The chest curl

The Chest Curl

How high can you curl your chest up while keeping the low back and belly down?

Lie on the back. Stretch and curl your chest up off the floor, keeping the low back on the ground and the abs scooped in. Push the back of your thighs into the floor.  Hold this lift for two breaths and then stretch back down.  Do not let the belly push out. (If the belly pushes out, you’ve gone to far and chances are your legs have popped up a bit and the shoulders are tensing forward.)

Keep it small! Focus on stretching the back and neck muscles alone the spine. If your neck is tensing, support your head with your hands. Try 10 of these.

The modified roll down

The Modified Roll Down

Sit up as tall as possible, As though your spine is lifting up by a string from the top of the head. (This alone should be work). If your back is strong the legs are straight out in front and together. If your back is tight and you feel leg strain, bend your knees and squeeze them together. Holding a tennis ball or pillow between the knees helps.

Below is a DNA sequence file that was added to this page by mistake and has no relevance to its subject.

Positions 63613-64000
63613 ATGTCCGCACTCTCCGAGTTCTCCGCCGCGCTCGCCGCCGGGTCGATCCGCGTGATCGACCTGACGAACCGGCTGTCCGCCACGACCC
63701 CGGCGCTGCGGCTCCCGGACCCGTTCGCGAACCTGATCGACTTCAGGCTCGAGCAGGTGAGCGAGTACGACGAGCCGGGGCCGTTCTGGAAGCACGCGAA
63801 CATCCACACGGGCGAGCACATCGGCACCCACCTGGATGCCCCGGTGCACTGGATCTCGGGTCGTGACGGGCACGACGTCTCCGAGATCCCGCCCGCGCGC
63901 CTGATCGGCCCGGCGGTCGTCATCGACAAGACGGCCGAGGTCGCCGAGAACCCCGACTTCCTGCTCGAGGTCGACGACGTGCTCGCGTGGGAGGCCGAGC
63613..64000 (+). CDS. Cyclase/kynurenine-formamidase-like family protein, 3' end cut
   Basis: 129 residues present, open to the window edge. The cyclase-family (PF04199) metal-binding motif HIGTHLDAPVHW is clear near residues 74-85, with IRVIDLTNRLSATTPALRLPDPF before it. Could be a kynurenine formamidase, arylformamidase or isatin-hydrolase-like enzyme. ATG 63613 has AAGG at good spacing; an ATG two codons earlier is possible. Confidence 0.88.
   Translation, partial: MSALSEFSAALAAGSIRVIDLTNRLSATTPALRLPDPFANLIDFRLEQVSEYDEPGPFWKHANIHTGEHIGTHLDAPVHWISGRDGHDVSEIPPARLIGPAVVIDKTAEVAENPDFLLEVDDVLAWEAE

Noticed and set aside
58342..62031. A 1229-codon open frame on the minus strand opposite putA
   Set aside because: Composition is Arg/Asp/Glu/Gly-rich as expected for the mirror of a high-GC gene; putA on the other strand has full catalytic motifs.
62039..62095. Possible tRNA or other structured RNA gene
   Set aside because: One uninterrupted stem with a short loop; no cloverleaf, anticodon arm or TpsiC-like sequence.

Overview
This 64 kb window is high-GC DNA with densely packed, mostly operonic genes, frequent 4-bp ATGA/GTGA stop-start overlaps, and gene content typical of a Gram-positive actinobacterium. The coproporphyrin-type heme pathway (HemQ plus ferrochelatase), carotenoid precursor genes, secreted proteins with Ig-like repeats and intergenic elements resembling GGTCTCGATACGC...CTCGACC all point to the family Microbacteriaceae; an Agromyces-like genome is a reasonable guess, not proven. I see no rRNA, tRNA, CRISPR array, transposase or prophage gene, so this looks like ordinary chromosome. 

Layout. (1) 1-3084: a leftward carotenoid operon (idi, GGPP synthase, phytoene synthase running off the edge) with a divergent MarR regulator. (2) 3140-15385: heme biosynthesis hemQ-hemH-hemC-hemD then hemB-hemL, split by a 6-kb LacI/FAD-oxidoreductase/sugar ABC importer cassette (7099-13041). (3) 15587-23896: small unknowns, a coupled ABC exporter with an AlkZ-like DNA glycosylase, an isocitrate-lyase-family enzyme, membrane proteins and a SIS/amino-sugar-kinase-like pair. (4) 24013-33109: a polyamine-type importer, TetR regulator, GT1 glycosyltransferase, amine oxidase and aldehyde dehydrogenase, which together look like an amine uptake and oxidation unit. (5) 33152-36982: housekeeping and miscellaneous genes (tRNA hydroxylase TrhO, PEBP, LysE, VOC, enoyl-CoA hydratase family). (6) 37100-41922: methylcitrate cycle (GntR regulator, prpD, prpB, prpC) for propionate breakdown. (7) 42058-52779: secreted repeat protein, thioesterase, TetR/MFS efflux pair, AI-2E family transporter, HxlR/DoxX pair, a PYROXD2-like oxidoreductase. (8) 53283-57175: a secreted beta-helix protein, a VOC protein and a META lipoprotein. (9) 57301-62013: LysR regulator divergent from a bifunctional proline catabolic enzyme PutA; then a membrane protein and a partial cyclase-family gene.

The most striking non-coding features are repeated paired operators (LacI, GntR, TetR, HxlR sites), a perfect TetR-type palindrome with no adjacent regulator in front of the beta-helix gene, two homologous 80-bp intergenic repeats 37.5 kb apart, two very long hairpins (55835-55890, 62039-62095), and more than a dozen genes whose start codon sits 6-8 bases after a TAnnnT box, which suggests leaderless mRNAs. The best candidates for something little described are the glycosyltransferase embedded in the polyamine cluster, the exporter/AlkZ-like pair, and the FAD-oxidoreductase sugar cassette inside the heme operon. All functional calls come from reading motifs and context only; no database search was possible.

More challenging Roll down

From this lift, begin rolling back by curling the tailbone towards the back of the knees. Roll back one bone at a time to stretch the spine. Only go back as far as you can keeping the feet firmly planted on the floor, the legs from moving, and the shoulders relaxed. Hold this position and take two breaths. Curl back up into the upright position.  Again, it is important to keep belly scooped in towards the spine. If the belly is pushing out it is an indicator your spinal posture is crunched and not staying long and lifted. Try 10 of theses.

In either of the above moves, if you feel pain or pinching, STOP. It might be time for professional help.